In "The Most Dangerous Game," what is the meaning of the line: "I have played the fox, now I must play the cat of the fable."

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As Rainsford tries to elude General Zaroff, he uses his knowledge of woodcraft and hunting to lay false trails. He compares his ploy to that of a fox, hunted by dogs, which will sometimes cross streams, double back, and pass through thorny bushes to avoid capture. After he spends hours laying the false trail, he realizes that he needs to rest.

He knew it would be insane to blunder on through the dark, even if he had the strength. His need for rest was imperative and he thought, "I have played the fox, now I must play the cat of the fable."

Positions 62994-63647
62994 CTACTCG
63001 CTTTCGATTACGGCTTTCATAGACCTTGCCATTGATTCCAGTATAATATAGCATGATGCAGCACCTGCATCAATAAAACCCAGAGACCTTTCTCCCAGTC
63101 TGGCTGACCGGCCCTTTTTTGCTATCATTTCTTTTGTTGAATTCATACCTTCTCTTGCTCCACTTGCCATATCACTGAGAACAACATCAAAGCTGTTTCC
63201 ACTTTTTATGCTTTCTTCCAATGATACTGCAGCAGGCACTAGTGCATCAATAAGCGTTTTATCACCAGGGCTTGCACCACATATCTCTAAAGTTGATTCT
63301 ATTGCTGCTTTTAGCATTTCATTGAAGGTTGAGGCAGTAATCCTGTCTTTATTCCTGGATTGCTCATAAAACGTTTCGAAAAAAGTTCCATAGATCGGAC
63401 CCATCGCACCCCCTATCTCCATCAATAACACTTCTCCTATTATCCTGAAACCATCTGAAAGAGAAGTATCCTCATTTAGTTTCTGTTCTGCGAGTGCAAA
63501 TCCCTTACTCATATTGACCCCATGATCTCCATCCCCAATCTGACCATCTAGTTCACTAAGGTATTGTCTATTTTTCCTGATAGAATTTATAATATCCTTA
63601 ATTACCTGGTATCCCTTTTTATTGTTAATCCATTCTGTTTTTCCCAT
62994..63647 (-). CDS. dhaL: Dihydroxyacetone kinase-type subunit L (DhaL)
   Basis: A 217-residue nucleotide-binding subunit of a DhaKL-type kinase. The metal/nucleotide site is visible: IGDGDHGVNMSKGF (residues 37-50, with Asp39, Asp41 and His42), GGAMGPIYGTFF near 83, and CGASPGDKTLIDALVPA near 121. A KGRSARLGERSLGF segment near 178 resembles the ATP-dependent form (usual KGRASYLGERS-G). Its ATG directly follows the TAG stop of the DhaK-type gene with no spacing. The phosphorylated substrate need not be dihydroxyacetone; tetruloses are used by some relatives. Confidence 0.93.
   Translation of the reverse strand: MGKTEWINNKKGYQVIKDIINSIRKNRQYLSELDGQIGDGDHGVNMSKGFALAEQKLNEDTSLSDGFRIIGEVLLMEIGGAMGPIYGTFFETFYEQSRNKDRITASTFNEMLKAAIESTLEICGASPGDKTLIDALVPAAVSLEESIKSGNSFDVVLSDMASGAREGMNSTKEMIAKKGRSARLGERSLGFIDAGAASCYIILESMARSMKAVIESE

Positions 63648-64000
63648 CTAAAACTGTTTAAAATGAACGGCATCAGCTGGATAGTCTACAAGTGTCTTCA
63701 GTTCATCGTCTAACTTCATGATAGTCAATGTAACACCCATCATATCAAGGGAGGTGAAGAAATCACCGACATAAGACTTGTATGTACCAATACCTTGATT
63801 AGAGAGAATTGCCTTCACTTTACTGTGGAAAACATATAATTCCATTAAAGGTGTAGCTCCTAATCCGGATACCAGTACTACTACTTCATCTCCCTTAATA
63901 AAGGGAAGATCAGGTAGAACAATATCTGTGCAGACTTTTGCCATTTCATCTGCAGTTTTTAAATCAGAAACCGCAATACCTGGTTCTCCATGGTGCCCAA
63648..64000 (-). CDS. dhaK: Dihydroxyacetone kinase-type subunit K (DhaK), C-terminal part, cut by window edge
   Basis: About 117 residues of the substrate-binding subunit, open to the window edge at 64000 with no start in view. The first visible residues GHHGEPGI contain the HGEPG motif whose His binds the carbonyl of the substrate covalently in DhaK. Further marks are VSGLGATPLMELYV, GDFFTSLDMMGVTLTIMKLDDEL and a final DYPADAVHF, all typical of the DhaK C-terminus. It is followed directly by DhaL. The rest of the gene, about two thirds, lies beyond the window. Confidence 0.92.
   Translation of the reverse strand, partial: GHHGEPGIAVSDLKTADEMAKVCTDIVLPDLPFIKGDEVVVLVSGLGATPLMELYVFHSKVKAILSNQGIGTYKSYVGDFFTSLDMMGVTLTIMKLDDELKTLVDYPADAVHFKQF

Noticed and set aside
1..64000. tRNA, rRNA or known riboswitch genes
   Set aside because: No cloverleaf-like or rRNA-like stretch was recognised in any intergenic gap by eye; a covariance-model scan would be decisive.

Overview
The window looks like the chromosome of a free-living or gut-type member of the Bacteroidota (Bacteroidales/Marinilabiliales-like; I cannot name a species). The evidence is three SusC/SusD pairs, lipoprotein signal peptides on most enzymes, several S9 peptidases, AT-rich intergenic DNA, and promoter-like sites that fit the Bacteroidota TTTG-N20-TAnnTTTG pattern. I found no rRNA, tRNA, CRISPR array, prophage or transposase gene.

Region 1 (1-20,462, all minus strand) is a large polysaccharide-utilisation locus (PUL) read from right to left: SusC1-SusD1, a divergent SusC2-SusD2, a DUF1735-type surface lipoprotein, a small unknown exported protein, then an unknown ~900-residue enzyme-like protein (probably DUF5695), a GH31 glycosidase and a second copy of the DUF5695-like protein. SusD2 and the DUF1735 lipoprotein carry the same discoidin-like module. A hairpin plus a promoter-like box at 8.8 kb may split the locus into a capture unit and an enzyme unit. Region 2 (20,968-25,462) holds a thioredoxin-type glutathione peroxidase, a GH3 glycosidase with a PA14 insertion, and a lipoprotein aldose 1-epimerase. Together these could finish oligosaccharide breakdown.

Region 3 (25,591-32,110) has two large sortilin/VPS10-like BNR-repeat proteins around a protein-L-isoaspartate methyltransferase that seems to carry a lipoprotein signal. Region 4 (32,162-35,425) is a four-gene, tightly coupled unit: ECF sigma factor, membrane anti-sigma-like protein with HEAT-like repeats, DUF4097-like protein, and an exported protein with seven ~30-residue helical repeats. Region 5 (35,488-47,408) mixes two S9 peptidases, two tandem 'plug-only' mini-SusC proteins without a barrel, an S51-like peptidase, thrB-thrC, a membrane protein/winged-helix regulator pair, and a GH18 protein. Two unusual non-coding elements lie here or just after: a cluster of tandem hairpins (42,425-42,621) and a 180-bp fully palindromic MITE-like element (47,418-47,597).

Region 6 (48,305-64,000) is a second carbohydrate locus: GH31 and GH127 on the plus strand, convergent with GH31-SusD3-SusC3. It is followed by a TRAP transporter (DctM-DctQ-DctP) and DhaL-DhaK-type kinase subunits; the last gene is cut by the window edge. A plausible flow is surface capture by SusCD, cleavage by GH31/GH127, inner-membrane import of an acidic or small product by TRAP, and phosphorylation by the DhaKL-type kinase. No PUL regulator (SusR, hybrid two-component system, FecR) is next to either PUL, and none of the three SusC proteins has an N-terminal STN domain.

(Connell, "The Most Dangerous Game," fiction.eserver.org)

The reference is to Aesop's fable of the Fox and the Cat, where the Fox declares that it has many different skills to escape hounds, while the Cat has only one. When the dogs come, the Cat climbs a tree, while the Fox is caught and killed. Rainsford, climbing a tree, seeks to escape from both Zaroff and his dogs, hiding off the ground so that his trail seems to simply stop.

 

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